Who was Woolf Barnato?
When Woolf was just two years old, he became the heir to a vast fortune. His father had been a Jewish shopkeeper made good – he made a fortune from South African diamonds and gold.
Unfortunately Barnato Senior did not enjoy his wealth for long as in 1897, he was lost overboard off the coast of Madeira at the age of forty six. Just what happened will never be known but foul play was suspected, as was suicide. But nevertheless, he left young Woolf, or ‘Babe’ as he was known, a considerable fortune.
This left the way open for Woolf to indulge in the sport he loved the most, motor racing.
Of course, then as now, motor sport was an expensive occupation and back in the days when Woolf started competing, racing cars was without doubt a rich man’s sport.
But in the case of Woolf Barnato, he had the talent as well as the required wherewithal. He invested in the somewhat ailing company owned by W. O Bentley and became one of Bentley’s favourite drivers – on merit, not because of his investment.
He came third in his very first race, won the Le Mans race on three occasions and also revelled in challenges. Perhaps his most famous was racing the French Blue Train from the Cote d’Azur to Calais. With fellow-driver Dale Bourn, he arrived at Calais four hours ahead of the train. He was, of course, indulging in the then-popular English occupation of humiliating the French people – who were inordinately proud of their ‘fast’ modern train — but he went a stage further.
He claimed that if he set off in his car from Cannes at the same time as the Blue Train, he would arrive in London before the train even reached Calais. He succeeded.
The love life of Woolf Barnato
As the cutting on the right shows, Woolf stopped at nothing when pursuing his paramours.
But the Miss Jackie Quealey he was pursuing (and ultimately won) was not his first wife. He had been married to Dorothy Maitland, an American débutante and the couple divorced in earlier in the same year he married Jackie Quealey.
He and Dorothy had two daughters, one of whom was Diana, the first Englishwoman to break the sound barrier and a fearless transport pilot during the Second World War.
With Jackie Quealey, Woolf had two sons only to acquire another divorce when the marriage was fourteen years old. Both his wives had been wealthy and his third was no exception – she was Norwegian and an heiress*.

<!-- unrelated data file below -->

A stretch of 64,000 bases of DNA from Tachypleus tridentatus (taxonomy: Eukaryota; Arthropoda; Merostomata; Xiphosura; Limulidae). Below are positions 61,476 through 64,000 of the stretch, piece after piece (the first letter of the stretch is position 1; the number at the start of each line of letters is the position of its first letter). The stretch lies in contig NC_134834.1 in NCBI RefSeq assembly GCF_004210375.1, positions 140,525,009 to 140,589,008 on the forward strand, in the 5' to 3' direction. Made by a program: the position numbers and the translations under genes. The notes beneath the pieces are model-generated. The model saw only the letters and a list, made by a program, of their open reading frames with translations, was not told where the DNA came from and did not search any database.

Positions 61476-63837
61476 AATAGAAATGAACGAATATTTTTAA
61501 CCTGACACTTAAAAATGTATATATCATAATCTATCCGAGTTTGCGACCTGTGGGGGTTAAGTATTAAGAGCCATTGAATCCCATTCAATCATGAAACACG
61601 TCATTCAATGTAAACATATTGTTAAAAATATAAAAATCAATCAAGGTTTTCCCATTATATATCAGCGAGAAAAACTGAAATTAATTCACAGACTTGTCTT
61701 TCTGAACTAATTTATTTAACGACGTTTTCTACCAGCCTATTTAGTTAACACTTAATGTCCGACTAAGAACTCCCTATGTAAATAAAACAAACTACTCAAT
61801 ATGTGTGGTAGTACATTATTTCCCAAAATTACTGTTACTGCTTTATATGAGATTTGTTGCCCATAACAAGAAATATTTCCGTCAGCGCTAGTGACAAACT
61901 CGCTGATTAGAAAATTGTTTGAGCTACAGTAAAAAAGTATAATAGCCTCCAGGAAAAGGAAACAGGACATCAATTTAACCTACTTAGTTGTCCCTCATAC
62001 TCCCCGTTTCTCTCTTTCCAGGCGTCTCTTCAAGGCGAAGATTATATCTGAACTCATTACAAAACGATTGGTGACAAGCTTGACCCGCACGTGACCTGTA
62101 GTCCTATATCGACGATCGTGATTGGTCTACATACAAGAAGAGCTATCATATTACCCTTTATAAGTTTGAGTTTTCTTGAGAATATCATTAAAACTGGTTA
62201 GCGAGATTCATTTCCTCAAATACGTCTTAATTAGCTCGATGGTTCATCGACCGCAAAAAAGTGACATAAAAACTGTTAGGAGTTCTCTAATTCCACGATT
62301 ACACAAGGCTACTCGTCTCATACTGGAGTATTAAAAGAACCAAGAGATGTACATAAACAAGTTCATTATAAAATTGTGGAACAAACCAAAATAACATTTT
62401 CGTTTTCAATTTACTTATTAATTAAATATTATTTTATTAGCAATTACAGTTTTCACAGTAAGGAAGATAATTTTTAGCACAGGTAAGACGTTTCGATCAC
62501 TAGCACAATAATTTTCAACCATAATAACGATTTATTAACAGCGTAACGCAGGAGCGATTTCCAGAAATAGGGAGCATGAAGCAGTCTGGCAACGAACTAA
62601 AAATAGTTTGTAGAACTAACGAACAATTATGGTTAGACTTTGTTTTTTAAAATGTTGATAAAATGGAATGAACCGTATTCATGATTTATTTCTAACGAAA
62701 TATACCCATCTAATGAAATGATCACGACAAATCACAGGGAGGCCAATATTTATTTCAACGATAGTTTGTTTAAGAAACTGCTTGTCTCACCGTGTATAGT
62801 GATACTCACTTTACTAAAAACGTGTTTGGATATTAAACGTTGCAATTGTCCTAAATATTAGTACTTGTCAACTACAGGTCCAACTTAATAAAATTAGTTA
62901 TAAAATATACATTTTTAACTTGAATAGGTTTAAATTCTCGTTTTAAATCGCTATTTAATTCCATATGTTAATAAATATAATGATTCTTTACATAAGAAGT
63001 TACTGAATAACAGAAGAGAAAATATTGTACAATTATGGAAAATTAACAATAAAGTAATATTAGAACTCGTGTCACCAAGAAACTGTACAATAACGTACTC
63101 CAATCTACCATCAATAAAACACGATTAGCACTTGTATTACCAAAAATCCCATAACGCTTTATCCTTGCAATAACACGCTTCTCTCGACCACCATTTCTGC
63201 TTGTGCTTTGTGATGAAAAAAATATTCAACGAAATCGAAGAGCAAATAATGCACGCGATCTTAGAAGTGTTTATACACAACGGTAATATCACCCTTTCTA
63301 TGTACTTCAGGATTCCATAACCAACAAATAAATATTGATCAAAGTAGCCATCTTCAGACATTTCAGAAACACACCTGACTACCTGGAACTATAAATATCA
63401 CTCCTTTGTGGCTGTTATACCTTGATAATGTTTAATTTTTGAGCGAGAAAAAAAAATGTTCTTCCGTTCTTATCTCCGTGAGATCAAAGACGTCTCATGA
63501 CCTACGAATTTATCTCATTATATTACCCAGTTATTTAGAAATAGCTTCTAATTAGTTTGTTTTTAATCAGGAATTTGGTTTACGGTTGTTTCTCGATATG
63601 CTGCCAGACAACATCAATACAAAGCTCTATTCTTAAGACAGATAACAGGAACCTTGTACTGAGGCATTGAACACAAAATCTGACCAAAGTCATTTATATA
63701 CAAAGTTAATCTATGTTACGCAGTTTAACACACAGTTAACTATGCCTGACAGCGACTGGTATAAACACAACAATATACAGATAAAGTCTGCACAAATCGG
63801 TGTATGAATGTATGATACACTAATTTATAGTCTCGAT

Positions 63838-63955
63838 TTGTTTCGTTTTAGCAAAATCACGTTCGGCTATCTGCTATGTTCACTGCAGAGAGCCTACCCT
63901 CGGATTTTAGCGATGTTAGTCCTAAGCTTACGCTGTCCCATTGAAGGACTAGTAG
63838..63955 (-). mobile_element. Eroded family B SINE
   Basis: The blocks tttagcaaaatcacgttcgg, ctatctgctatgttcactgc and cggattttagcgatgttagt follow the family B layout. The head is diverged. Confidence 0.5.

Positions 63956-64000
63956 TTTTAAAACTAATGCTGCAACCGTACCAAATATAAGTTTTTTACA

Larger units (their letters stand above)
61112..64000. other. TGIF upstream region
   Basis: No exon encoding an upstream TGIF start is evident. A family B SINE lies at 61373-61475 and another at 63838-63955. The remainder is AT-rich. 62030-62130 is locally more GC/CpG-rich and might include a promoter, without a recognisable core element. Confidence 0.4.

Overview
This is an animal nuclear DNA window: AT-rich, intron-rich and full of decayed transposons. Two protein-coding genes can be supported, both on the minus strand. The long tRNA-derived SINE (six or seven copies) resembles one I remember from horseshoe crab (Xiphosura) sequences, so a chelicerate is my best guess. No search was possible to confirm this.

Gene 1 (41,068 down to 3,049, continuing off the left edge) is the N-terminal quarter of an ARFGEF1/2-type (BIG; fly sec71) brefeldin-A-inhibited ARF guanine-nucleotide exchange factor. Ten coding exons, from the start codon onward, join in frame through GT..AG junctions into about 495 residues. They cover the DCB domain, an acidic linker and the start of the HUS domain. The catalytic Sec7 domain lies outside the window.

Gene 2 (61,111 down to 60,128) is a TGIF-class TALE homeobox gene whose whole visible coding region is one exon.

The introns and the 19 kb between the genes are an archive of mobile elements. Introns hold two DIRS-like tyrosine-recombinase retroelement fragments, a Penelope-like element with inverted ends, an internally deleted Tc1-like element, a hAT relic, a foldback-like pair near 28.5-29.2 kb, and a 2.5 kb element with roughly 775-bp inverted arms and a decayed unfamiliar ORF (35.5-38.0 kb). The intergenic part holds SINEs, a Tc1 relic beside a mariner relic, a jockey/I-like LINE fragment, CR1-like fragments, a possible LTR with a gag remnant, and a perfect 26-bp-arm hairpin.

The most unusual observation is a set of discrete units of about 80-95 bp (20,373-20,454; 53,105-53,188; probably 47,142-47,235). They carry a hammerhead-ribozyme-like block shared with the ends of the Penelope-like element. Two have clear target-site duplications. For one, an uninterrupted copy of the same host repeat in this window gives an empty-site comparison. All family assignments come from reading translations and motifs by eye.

Unlike his co-driver Bourn, who was killed in action in the Second World War, Woolf served in both wars and survived. But in 1948 he had an abdominal operation in a London nursing home. He appeared to be recovering well but died the following day at the age of only fifty two.
See original Le Mans footage from 1929 featuring Woolf Barnato
* Please see the comments section below.
ABOUT THE AUTHOR
November 8, 2015
Mr. Southgate did not commit suicide, Joan and he divorced.
November 8, 2015
Joan G. Jenkinson was the daughter of Charles Pierre Jenkinson. Her first marriage was to Mr. Southgate ended when he committed suicide. Woolf Barnato met her at a time when she was engaged to the Norwegian Mr. Isachson. Woolf wanted to marry her, but she had given her word and would not break it. After six months being married to Isachson, Joan realized she had made a big mistake and divorced him. On returning to England she rekindled their friendship and married Woolf in 1947. After Woolf died in 1948 she met and married Lt. Col. Richard Murrough O’Brien on February 2nd, 1952.There is issue from this marriage.
In researching I found there was another Joan Jenkinson of similar age. She was Joan Molesworth Jenkinson and as far as I can find, no relation. This lady was an ATA pilot as was Woolf;s daughter Diana.
November 6, 2015
Woolf Barnato’s third wife was not a Norwegian heiress. She was an English woman named Joan Jenkinson. Joan had been married for only a few months to a Norwegian by the name of Isachson when she divorced him. Woolf was her third marriage. Joan’s father was Charles Pierre Jenkinson.
November 7, 2015
Thank you so much, Anthony. It’s always good to have input to make our JAQUO articles even more interesting. Do you have any further information about Joan and her background? I’d love to hear from you.